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Credit: By Julo (Own work) [Public domain], via Wikimedia Commons

A crowdfunding campaign is aiming to raise £25,000 for a press regulation authority which would serve as an alternative to the Independent Press Standards Organisation (IPSO), the body being formed to moderate the industry following the Leveson Inquiry.

Publishers including the Guardian, the Independent and the Financial Times have yet to sign up to IPSO, with Guardian editor Alan Rusbridger appearing to suggest uncertainty over the regulator's independence from the industry.

However, journalist and free speech campaigner Jonathan Heawood believes he has a viable alternative to IPSO with The IMPRESS Project.

"Regulation is a good thing for anyone who takes journalism seriously," Heawood told, adding that he thought the Leveson Inquiry "came out with some quite sensible recommendations".

At the core of Leveson's final report, published in November 2012, was a proposal for independent self-regulation, or as Leveson put it, "independent regulation of the press organised by the press".

However, Heawood believes IPSO does not follow this model because it constitutes "pure self-regulation" as opposed to "independent self-regulation".

"The whole thing is still actively owned and controlled by the biggest publishers in the industry," he said.

By contrast, The IMPRESS Project will be regulated by a board elected by an independent panel, he explained.

A key aim of the project is to level the playing field between large, well-established news outlets and smaller publishers such as regionals and hyperlocals.

One way The IMPRESS Project aims to do this is by being  "very committed" to arbitration, or resolving disputes outside the courts.

"If you're a small publisher and you receive a libel threat, I know from experience that most people are terrified because they may not have the funds to fight it," said Heawood.

"So most people tend to settle outside of court or take down whatever the piece was that was causing the problem."

By offering an arbitration service open to all, Heawood hopes to give smaller publishers the confidence to pursue stories without fear of "people with very deep pockets shutting down negative reporting".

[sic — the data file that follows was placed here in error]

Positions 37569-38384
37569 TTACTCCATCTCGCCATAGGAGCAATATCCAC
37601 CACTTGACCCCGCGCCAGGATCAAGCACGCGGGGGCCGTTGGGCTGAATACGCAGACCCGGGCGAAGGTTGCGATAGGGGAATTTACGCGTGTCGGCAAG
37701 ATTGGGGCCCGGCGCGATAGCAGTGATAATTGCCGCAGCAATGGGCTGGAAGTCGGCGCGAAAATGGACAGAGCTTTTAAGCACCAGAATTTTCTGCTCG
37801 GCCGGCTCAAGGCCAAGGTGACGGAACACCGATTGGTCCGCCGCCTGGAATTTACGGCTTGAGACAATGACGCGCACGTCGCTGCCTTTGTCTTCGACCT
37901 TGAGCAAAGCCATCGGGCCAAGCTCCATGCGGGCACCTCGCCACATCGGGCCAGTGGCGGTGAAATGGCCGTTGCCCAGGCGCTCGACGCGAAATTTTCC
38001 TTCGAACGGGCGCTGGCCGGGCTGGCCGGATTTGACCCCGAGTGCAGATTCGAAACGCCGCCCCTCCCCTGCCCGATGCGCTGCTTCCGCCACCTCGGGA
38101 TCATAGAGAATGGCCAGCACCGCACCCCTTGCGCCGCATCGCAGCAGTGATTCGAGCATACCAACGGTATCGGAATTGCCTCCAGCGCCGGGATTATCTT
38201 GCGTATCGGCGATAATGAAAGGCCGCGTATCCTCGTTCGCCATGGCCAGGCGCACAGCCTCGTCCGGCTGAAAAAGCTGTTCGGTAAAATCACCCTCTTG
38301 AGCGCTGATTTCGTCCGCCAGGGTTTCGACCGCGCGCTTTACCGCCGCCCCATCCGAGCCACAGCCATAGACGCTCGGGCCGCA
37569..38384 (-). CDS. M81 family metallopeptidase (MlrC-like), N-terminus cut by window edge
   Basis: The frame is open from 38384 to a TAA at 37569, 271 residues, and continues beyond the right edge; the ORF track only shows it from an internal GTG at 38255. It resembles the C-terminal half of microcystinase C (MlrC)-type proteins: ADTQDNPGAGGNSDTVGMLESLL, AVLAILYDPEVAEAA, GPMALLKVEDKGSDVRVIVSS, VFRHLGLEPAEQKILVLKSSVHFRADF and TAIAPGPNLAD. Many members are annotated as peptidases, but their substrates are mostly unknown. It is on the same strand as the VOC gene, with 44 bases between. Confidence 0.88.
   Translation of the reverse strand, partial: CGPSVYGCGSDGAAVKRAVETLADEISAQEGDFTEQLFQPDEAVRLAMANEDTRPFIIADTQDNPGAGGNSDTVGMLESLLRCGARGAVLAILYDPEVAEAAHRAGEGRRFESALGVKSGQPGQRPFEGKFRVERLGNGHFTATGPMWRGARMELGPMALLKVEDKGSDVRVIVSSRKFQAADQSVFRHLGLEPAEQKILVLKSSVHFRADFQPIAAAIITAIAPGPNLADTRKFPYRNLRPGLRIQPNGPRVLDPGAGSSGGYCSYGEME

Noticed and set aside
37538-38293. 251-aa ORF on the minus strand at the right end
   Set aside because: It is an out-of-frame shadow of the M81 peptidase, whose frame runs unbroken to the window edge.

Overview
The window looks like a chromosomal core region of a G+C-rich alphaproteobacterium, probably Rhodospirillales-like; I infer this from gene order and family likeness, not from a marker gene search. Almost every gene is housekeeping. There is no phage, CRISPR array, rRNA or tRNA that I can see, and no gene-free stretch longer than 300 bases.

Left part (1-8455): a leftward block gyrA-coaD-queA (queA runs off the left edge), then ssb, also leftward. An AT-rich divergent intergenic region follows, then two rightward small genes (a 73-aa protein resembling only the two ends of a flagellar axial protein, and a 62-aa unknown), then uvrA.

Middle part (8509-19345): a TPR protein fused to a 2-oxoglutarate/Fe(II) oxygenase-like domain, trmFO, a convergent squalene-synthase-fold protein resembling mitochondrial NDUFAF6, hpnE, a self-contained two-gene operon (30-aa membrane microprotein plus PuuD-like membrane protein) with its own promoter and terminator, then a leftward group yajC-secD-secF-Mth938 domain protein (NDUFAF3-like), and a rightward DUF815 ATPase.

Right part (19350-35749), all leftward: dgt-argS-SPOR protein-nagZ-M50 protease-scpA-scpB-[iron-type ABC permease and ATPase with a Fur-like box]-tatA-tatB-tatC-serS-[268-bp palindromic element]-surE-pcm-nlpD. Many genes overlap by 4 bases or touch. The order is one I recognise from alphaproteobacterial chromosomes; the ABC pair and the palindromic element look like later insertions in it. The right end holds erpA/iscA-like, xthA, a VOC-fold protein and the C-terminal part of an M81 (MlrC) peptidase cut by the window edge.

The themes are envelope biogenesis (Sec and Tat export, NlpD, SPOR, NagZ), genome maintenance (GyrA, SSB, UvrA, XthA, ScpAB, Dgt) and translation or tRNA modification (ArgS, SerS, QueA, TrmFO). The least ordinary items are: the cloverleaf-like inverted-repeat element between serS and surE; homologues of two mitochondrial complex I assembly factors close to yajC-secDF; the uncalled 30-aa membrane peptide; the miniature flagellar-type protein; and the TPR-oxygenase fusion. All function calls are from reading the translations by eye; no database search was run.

The project also aims to raise press standards by allowing its members to display a kitemark on their website or publication as a sign of quality, something which was put forward as part of the Media Standards Authority proposal to Leveson during his inquiry.

Other elements of The IMPRESS Project include a "whisteblowing hotline" and a public forum to act as "a space for listening and learning", where people can post their views on journalism and press regulation.

"Phase One" of the project, which was funded by the Joseph Rowntree Reform Trust, has been to gather views from publishers across the UK, with Heawood meeting with "very local" publishers to get ideas and feedback on the kind of press regulation they would to see, although he is unwilling to name names at present.

Asked how he would get bigger publications such as the Guardian, the Independent and Financial Times on board with the project, Heawood said: "We're talking to them and we're keeping them posted with how it's going. And the arbitration, I think, is interesting to them."

"Ultimately those publishers will have to make a choice [between IPSO and IMPRESS] and I think at this point the choice is a very close one."

Phase Two of the project is the Indiegogo crowdfunding campaign, which aims to raise £25,000, with the money going towards lawyers, drafting rules and appointing an independent panel to elect the regulatory board.

The latter, notes Heawood, is "quite a careful process we have to follow to make sure we can't influence that appointment".

"So we recruit an appointment panel and the appointment panel appoints the board, according to the principles set out in the Leveson report."

The IMPRESS Project has some high profile supporters, including Guardian journalist Polly Toynbee and Sir Harold Evans, former editor of the Sunday Times, who has joined as a patron.

Author J.K. Rowling, who spoke out strongly against press intrusion during the Leveson Inquiry, has also said she will match all donations up to a total of £25,000, doubling whatever the crowdfunding campaign manages to raise.

Nine days off deadline, the campaign has raised just over £9,000.

However, unlike fellow crowdfunding platform Kickstarter, the rules of Indiegogo mean The IMPRESS Project will receive all donations even if the campaign does not achieve its fundraising target.

And with IPSO scheduled for launch in May, Heawood is confident that The IMPRESS Project will go ahead later this year.

In particular, he believes this alternative idea of press regulation will be of interest to those "coming at journalism from new angles," such as smaller publishers and hyperlocals.

"It's a way of demonstrating that they do have standards and that they're not just another blog," he said, "that they are trying to do something for society, or to hold the powerful to account."

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